• Authors Arthur L. Bailey via e-mail and Alexis A. MacIvor via e-mail are assembling a list of situations where the new rules may affect employee tax advisors and welcome any comments, questions, or examples from the readers of the Daily Tax Update. As the authors learn more about the government’s intent to apply the new regulations to employee tax advisors and the government’s response to specific factual inquiries, the authors may submit a follow-up article for publication.
  • The article can be accessed here.

Tax Bill Introduced March 3

  • S. 533 sponsored by Sen. Kay Bailey Hutchison (R-TX) would clarify that a NADBank guarantee is not considered a Federal guarantee for purposes of determining the tax-exempt status of bonds.

As provided for in Treasury regulations, advice (if any) relating to federal taxes that is contained in this communication (including attachments) is not intended or written to be used, and cannot be used, for the purpose of (1) avoiding penalties under the Internal Revenue Code or (2) promoting, marketing or recommending to another party any plan or arrangement addressed herein.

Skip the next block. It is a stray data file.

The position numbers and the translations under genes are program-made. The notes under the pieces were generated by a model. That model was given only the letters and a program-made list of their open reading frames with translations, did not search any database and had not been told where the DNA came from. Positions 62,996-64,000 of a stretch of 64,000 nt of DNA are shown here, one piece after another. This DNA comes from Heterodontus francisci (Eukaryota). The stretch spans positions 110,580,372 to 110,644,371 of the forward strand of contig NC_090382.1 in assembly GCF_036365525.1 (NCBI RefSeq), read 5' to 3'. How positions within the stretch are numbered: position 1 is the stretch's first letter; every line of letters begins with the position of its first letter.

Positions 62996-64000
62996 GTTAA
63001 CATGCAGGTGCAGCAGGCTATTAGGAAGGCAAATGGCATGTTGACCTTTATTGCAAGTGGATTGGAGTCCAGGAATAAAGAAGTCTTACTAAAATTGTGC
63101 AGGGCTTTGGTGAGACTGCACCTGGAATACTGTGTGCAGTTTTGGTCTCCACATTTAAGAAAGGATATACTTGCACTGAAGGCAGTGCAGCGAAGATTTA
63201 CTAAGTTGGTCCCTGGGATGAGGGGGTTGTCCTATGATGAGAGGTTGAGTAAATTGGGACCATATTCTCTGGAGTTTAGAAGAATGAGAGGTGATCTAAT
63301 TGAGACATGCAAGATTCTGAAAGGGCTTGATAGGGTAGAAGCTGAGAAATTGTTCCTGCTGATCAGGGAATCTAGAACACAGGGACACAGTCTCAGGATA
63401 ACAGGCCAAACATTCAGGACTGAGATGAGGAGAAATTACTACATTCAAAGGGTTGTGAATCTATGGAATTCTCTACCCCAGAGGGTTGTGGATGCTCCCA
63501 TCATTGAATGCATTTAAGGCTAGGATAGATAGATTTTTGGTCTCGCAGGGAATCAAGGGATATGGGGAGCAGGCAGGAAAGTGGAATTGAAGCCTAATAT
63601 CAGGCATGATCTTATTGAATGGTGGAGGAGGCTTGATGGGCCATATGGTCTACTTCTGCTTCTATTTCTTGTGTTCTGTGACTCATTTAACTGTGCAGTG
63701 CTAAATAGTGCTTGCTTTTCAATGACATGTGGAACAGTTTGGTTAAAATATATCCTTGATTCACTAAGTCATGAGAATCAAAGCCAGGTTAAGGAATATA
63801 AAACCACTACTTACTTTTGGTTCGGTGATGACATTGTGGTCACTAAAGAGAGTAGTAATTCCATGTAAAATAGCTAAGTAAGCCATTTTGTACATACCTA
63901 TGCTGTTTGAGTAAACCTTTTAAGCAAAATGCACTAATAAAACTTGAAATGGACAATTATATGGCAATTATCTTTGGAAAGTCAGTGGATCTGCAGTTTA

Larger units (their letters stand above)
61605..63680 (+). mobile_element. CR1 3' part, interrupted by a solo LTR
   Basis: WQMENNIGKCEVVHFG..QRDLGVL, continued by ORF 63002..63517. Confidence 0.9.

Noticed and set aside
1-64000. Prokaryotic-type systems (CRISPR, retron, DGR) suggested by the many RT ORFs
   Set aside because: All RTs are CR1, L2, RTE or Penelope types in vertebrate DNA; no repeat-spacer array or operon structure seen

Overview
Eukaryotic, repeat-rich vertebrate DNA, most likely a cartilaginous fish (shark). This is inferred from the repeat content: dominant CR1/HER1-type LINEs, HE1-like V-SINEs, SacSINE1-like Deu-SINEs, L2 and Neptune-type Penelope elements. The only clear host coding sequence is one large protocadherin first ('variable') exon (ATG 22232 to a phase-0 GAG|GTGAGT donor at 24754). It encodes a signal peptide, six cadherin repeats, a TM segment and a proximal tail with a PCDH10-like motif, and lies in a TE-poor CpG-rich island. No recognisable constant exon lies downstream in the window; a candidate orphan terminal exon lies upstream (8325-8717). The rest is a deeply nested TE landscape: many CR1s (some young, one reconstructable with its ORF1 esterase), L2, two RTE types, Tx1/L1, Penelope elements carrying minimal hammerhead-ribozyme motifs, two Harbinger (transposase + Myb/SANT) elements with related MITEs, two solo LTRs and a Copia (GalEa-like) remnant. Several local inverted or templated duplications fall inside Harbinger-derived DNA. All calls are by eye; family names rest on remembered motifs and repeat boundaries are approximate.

Steptoe & Johnson LLP has one of the largest and most diverse law firm tax practices in the country. The practice covers the entire spectrum of federal taxation, including representation of businesses before the Congress, Treasury and the national office of the IRS; transactional planning for domestic and multinational corporations; complex audit and controversy work for corporations and other business interests contesting IRS adjustments; litigation before the Tax Court, Court of Federal Claims, district courts, courts of appeals and the Supreme Court. The firm's tax practice also encompasses all aspects of employee benefits (ERISA), executive compensation, tax-exempt organizations and charitable giving.  Steptoe has an extensive state and local tax practice, representing an array of business clients on complex sales and use tax, corporate income tax and property tax matters, both advising those clients and handling audits, administrative appeals, and litigation for them.  Read  more information on Steptoe's tax practice